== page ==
Updated: Oct 31
I was standing on a three-block-long line to get into IKEA recently— with an apparently unoriginal idea to buy a remote learning desk— when hunger struck. I dug through my pocketbook and found to my happy hoarding surprise an old Ziploc bag of honey-coated almonds, which I offered to my 13-year-old.
She declined, eyeing the crinkled, linty bag dubiously, and also pointing to her mask, questioning how I expected her to eat while a swath of jersey cloth covered the opening to her alimentary canal.
Simple, I demonstrated, and pulled forth my own cloth cover, where I promptly deposited a delicious calorie-dense treat inside. Because I had done so as if this new world reality were the most natural thing, she giggled, and then I did; and soon, the two of us guffawed, creasing up the corners of our eyes and basking in a secret knowledge only enjoyed hitherto by chipmunks.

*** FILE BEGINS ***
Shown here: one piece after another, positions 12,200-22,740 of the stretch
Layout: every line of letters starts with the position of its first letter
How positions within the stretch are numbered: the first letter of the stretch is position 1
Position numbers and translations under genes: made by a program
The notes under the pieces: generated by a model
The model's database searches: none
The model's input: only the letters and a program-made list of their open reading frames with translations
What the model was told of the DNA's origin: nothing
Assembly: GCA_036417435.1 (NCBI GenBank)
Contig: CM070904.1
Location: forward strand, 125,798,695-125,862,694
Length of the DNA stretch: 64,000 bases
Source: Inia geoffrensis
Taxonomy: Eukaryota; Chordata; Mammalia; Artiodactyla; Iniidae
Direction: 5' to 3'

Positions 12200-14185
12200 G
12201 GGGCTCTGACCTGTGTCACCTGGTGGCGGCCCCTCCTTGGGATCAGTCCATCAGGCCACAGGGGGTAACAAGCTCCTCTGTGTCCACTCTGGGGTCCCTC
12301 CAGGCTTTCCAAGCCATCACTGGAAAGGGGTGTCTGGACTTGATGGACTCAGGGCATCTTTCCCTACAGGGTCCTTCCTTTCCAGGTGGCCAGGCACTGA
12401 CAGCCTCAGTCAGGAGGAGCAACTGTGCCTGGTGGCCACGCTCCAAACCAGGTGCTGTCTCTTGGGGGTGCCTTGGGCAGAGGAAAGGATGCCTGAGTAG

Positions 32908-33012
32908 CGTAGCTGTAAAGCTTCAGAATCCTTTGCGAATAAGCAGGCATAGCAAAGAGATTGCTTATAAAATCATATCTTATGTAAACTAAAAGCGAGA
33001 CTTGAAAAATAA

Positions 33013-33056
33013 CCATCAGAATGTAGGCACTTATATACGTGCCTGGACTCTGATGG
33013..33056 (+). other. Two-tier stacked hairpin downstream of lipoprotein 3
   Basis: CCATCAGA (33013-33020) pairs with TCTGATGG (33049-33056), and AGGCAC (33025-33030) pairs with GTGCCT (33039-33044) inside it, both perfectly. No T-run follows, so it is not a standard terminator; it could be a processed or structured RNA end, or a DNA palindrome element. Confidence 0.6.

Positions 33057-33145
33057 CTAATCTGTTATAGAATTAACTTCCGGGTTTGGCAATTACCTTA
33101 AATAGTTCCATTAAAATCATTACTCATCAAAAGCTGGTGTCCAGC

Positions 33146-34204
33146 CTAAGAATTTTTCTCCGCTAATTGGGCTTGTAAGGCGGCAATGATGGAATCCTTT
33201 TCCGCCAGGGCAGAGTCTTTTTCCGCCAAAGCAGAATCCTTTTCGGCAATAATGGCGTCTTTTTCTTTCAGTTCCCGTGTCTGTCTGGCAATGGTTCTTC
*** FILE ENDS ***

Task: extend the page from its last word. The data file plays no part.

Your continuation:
This small thrill got me thinking how adaptable I’d become, but also wondering what else might I secretly enjoy privately while mouth-sheathed in public
Why, I could…
Eat a T bone steak, with no one the wiser.
Laugh while my middle schooler says something inappropriate but damn well funny.
Floss with my tongue.
Grind my teeth.
Practice articulating difficult words.
Practice spelling difficult words.
Protect my nose from sunburn.
Save on foundation.
Save on lipgloss.
Bleach my upper lip.
Wear wax lips.
Whiten my teeth.
Do facial yoga.
Even practice ventriloquism, using my hand as a puppet, like so...
“Your mask is moving,” my daughter cut in.
“Buzz-killer,” my hand countered. “Have another almond.”